Economics of Genomic Testing for Women With Breast Cancer

Robert D. Lieberthal, PhD

In women, breast cancer accounts for nearly 1 in 4 cancers. It is the most common cancer in women aside from skin cancer. It has the second-greatest mortality rate for women, exceeded only by lung cancer.1 Treatment pathways for breast cancer recurrence  after primary surgical and radiation therapy are complex and are based on multiple known risk factors. Women are offered adjuvant chemotherapy if the risk of recurrence is above a certain threshold.2

While the benefit of adjuvant chemotherapy is well established in patients with early-stage breast cancer that is estrogen receptor  ER) positive and lymph node negative, 65% of women diagnosed with invasive breast cancer have lymph node–negative disease; of these, 15% are expected to die or have distant metastasis in 10 years.3 Currently, novel genomic evidence about the diversity of patients is challenging scientists to develop and validate more personalized approaches to treatment.


Advances in genomic diagnostics and personalized treatment have the potential to improve health outcomes, reduce mortality, and  increase quality of life for cancer patients. Genomic tests analyze the genetic profiles of patients’ tumors by generating a “recurrence score” based on a particular algorithm. The recurrence score predicts the likelihood of cancer recurrence and informs decision making.

Several types of genomic tests are available today in the United States for breast cancer, including Oncotype DX, MammaPrint, and CancerTYPE ID. Oncotype DX is a 21-gene assay test that gives patients with stage 1 or 2 ER-positive, lymph node-negative breast cancer a recurrence score between 0 and 100.4 MammaPrint is a 70-gene assay to determine the risk of cancer recurrence for ER-positive or ER-negative, lymph node–negative patients with early-stage breast cancer (stages 1 and 2).5,6 CancerTYPE ID measures a 92-gene expression taken from a tumor biopsy to determine 30 different types of tumors. A component of the test,  Breast Cancer Index, can be ordered if the tumor is the suspected primary source.6 CancerTYPE ID is not as widely used as the other 2 tests in breast cancer.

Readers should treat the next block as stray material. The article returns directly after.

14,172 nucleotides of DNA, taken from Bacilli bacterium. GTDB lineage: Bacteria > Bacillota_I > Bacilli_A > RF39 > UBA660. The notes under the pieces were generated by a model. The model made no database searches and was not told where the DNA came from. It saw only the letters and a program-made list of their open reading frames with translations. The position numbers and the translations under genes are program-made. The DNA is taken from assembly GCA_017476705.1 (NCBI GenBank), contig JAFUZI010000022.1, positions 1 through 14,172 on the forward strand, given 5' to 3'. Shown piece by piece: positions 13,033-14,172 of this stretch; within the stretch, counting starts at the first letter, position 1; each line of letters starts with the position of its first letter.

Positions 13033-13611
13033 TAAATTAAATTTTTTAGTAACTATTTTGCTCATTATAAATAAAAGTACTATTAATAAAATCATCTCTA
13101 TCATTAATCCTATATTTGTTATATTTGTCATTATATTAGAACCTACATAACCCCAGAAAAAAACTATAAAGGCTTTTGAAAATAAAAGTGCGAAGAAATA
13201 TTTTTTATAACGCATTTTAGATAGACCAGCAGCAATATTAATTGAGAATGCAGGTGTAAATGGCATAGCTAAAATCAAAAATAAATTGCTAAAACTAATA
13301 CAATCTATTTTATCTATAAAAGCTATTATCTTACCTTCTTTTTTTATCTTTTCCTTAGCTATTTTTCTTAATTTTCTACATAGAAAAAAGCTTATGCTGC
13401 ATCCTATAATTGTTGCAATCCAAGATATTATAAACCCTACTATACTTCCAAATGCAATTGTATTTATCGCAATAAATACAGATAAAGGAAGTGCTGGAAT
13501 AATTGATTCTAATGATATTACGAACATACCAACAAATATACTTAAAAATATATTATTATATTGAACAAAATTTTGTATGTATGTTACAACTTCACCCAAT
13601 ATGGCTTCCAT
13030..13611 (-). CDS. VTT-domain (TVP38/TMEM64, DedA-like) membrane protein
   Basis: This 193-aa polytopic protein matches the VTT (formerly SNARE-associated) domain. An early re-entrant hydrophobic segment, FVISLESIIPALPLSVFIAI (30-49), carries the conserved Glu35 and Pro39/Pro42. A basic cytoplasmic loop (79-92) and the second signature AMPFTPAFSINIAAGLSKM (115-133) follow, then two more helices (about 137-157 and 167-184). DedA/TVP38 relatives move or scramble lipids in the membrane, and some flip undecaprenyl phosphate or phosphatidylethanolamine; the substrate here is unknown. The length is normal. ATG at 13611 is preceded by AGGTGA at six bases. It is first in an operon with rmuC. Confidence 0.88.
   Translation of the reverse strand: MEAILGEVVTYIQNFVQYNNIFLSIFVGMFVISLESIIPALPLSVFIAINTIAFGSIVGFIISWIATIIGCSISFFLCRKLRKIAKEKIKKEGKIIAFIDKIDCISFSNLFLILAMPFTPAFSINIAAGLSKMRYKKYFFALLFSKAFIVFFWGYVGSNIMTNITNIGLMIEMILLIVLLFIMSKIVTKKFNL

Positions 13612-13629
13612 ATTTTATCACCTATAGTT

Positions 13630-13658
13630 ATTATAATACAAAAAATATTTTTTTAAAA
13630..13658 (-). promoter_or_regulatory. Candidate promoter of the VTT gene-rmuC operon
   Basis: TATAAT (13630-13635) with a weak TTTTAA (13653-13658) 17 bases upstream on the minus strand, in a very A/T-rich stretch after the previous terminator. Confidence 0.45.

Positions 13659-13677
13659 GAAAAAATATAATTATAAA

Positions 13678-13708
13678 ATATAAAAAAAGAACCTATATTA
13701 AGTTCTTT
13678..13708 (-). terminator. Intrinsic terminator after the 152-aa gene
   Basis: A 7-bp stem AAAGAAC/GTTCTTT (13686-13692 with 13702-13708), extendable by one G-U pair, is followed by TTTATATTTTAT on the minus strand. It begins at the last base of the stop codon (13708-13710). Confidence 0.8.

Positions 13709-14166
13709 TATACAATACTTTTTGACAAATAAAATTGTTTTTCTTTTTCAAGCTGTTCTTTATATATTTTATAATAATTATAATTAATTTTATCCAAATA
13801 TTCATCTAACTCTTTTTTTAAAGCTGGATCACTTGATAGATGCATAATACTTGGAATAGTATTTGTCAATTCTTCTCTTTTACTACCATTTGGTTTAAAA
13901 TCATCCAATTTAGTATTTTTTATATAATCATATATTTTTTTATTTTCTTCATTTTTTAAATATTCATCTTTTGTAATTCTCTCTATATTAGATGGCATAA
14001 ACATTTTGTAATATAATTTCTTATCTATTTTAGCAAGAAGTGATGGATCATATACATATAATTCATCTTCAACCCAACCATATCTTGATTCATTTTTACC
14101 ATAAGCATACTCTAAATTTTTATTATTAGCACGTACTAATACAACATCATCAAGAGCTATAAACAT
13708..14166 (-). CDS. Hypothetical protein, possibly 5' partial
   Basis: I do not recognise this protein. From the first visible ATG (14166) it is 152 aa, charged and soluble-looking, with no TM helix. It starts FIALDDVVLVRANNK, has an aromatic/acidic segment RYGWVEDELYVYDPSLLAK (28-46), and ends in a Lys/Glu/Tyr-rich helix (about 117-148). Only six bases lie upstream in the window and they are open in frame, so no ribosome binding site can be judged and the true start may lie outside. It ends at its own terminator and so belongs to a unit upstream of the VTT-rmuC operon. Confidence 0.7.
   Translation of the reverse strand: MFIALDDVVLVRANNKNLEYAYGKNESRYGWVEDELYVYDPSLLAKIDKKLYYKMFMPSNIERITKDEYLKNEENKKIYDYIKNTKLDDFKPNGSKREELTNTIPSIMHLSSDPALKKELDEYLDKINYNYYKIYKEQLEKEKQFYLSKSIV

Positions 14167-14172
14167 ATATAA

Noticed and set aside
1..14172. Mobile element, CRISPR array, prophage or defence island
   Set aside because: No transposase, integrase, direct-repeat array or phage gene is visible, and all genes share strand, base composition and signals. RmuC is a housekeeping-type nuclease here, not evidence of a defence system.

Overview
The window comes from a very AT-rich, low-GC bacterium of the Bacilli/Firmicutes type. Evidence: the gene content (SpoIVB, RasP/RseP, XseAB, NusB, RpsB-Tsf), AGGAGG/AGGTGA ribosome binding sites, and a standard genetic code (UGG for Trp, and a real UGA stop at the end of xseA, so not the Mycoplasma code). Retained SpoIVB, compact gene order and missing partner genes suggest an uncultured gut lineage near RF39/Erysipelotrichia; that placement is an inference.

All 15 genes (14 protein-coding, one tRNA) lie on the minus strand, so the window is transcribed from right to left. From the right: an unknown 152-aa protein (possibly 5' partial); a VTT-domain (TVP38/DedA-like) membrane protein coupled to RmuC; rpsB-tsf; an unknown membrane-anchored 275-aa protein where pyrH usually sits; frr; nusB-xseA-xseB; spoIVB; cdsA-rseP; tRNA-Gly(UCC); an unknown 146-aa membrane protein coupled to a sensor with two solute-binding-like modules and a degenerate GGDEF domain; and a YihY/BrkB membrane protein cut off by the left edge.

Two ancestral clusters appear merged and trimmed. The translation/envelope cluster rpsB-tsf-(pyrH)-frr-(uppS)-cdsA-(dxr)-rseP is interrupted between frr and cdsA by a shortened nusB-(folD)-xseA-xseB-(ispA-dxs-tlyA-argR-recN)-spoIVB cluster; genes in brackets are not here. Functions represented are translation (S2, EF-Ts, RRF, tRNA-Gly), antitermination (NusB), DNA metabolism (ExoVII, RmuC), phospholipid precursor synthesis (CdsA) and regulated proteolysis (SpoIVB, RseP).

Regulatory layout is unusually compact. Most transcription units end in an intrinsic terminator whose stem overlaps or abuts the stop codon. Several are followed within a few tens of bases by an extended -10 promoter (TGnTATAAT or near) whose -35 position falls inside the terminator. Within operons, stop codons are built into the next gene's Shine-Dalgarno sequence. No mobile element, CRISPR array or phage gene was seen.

The total cost of breast cancer includes the financial burdens for the patients, their families, and society. The National Cancer Institute estimates the national annual financial cost of breast cancer care at $13.9 billion.7 Breast cancer care represents the largest portion of all cancer care expenditures. As the healthcare system works to find ways to pay for genomic technology and healthcare costs continue to trend upward, the potential cost savings and productivity gains associated with advances in genomic diagnostics and personalized treatment that avoid unnecessary and ineffective treatments are appealing.8


Economic analysis provides a framework for assessing the value of clinical outcomes, as well as for determining how that value might differ by population.9 This literature review improves upon previously published literature reviews of genomic testing for breast cancer by focusing on the economic evidence. We are not aware of other structured reviews on this topic that utilize the economic perspective. Our key findings are that research in this area has been limited and is likely to consist primarily of modeling studies for the foreseeable future. Additional funding, better outcomes data, and regulation are identified as barriers to adoption of this new technology.


An economic evaluation prioritizes the efficient use of scarce resources. As a result, economic evaluation leads to the test that best balances the trade-offs among available alternatives rather than simply selecting the cheapest or most valid test.10 While data from randomized controlled trials are a gold standard, an economic analysis uses models to combine costs and outcomes. The combination of both types of data in a model that allows for the evaluation of the cost-effectiveness of a particular type of technology results in information that maximizes efficiency.11